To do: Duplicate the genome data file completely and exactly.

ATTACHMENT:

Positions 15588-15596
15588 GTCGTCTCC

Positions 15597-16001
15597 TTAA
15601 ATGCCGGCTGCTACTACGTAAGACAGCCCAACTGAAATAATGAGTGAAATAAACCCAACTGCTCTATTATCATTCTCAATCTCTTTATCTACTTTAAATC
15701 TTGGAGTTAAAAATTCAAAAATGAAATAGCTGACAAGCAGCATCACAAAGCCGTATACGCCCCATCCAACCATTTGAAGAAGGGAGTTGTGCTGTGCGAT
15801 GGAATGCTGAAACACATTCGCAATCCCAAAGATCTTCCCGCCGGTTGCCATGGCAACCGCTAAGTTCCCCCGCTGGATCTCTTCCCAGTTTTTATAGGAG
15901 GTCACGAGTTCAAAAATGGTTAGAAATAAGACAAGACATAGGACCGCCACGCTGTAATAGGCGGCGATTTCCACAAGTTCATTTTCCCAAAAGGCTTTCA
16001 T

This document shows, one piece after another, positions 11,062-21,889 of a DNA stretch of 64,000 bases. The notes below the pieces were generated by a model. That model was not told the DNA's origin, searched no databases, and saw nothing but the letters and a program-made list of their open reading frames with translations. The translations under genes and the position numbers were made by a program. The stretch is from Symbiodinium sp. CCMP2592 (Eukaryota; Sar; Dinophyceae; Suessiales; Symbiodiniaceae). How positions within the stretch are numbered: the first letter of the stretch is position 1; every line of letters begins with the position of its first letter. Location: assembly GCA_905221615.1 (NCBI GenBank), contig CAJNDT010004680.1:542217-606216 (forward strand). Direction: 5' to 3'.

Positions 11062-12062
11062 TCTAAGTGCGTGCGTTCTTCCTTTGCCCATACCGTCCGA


Positions 15588-15596
15588 GTCGTCTCC

Positions 15597-16001
15597 TTAA
15601 ATGCCGGCTGCTACTACGTAAGACAGCCCAACTGAAATAATGAGTGAAATAAACCCAACTGCTCTATTATCATTCTCAATCTCTTTATCTACTTTAAATC
15701 TTGGAGTTAAAAATTCAAAAATGAAATAGCTGACAAGCAGCATCACAAAGCCGTATACGCCCCATCCAACCATTTGAAGAAGGGAGTTGTGCTGTGCGAT
15801 GGAATGCTGAAACACATTCGCAATCCCAAAGATCTTCCCGCCGGTTGCCATGGCAACCGCTAAGTTCCCCCGCTGGATCTCTTCCCAGTTTTTATAGGAG
15901 GTCACGAGTTCAAAAATGGTTAGAAATAAGACAAGACATAGGACCGCCACGCTGTAATAGGCGGCGATTTCCACAAGTTCATTTTCCCAAAAGGCTTTCA
16001 T

This document shows, one piece after another, positions 11,062-21,889 of a DNA stretch of 64,000 bases. The notes below the pieces were generated by a model. That model was not told the DNA's origin, searched no databases, and saw nothing but the letters and a program-made list of their open reading frames with translations. The translations under genes and the position numbers were made by a program. The stretch is from Symbiodinium sp. CCMP2592 (Eukaryota; Sar; Dinophyceae; Suessiales; Symbiodiniaceae). How positions within the stretch are numbered: the first letter of the stretch is position 1; every line of letters begins with the position of its first letter. Location: assembly GCA_905221615.1 (NCBI GenBank), contig CAJNDT010004680.1:542217-606216 (forward strand). Direction: 5' to 3'.

Positions 11062-12062
11062 TCTAAGTGCGTGCGTTCTTCCTTTGCCCATACCGTCCGA